Drive bays consist of three 5.25s featuring a tool- less design, two dedicated 2.5 bays, and an additional 6 tool-less 3.5 drive bays. You also find 2 USB 2.0, 2 USB 3.0 and Audio I/O ports near the top.
Other touches include the clear side panel window and the ability to mount XL-ATX, ATX, Micro-ATX and Mini ITX boards. The best feature I find, however, is the 9 expansion slots featuring a slotted bracket, rather than a solid piece of metal. Too many cases create this unnecessary barrier to air flow, and then try to sell you special slotted PCI brackets at a ridiculous cost.
Finally, I have to mention the cable routing. Slots in the case allow you to route your cables around through the back, making everything look nice and pretty, at least on one side. This too, is something I really like about this case, though others have it as well, because it not only looks neater, but also allows the air to flow freely throughout the case.
I approached this project with a groan, knowing that I would have to remove and meticulously clean each and every component of my PC. I stripped out all the fans from my old case, and dug up some older ones from previous builds. Cooling WAS NOT going to be an issue this time around. Though routing the cables just right and ensuring you have the right lengths does require some extra time, the effort was worth it. The difficulties I encountered mainly revolved around getting the fans to mount correctly. While this minor issue is admittedly trivial, it was annoying. I’m used to using standard parts and screws, and these just did not seem to work here at various points. Antec did provide all the parts necessary, but as the actual product manual is something you have to download, having my PC disassembled on the table posed a barrier. After some creative ingenuity and a few zip ties, I managed to get everything where I wanted it.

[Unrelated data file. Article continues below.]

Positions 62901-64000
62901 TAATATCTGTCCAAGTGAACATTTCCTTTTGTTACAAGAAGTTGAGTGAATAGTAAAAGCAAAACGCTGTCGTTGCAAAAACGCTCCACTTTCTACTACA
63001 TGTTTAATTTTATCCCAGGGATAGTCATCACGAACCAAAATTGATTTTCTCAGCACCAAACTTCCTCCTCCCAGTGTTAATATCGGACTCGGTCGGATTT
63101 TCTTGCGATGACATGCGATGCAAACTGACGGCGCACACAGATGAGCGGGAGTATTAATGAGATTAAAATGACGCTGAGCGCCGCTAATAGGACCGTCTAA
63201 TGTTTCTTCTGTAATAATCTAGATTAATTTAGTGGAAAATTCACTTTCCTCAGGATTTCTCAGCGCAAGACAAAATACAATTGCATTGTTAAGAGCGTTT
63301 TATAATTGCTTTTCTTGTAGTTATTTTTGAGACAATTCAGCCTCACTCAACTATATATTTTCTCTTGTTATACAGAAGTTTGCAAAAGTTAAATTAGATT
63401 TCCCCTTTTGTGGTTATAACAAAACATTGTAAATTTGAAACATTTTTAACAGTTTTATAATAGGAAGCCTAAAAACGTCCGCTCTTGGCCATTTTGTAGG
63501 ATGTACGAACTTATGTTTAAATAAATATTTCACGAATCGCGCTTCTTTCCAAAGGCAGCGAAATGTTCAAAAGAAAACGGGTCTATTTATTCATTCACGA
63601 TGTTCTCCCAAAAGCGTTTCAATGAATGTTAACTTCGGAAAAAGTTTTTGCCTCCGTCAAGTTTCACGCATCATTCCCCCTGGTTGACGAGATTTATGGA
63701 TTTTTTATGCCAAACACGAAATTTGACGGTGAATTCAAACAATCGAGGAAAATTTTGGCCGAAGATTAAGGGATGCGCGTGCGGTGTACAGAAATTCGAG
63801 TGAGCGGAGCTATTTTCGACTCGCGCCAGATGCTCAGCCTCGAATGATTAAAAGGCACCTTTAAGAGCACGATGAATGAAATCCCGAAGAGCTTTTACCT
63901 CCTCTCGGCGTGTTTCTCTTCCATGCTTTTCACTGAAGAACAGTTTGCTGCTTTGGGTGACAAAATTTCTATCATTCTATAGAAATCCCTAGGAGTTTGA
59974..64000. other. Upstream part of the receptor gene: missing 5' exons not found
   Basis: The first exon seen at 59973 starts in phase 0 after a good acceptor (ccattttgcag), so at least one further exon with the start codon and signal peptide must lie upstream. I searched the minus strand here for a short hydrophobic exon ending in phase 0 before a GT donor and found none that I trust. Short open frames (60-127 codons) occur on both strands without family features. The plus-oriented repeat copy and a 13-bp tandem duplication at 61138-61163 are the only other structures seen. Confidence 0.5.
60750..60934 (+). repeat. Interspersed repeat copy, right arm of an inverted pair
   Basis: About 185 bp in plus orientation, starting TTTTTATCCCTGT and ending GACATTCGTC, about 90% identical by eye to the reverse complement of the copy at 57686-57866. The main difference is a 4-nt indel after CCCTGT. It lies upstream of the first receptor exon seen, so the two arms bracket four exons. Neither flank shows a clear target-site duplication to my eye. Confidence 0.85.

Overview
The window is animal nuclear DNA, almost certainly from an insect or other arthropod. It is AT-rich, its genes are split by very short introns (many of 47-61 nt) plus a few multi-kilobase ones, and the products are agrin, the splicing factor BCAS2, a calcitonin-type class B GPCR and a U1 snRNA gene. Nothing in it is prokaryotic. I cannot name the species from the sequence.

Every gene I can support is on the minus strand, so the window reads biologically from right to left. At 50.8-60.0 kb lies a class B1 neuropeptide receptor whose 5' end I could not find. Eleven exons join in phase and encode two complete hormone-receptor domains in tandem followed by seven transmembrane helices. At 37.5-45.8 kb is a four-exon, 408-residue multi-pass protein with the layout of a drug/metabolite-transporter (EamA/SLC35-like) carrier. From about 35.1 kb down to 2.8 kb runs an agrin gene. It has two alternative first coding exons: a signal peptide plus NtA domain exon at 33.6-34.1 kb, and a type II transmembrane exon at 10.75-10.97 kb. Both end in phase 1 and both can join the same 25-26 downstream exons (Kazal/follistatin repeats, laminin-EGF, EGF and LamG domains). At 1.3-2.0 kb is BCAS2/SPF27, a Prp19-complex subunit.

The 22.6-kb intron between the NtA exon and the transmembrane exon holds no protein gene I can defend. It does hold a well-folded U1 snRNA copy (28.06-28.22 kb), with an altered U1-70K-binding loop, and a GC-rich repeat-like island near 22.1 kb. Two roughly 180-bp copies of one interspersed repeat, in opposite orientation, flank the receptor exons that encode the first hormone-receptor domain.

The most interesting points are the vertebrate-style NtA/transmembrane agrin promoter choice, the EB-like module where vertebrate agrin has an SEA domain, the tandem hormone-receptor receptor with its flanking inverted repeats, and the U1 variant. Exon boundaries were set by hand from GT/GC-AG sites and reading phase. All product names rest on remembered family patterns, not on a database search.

The other barrier was what to do with my card reader. The case does not feature a spot for memory cards anywhere, so I would have to install one. That can’t be done however, as there are no external 3.5 bays, so my old card reader now sits unused.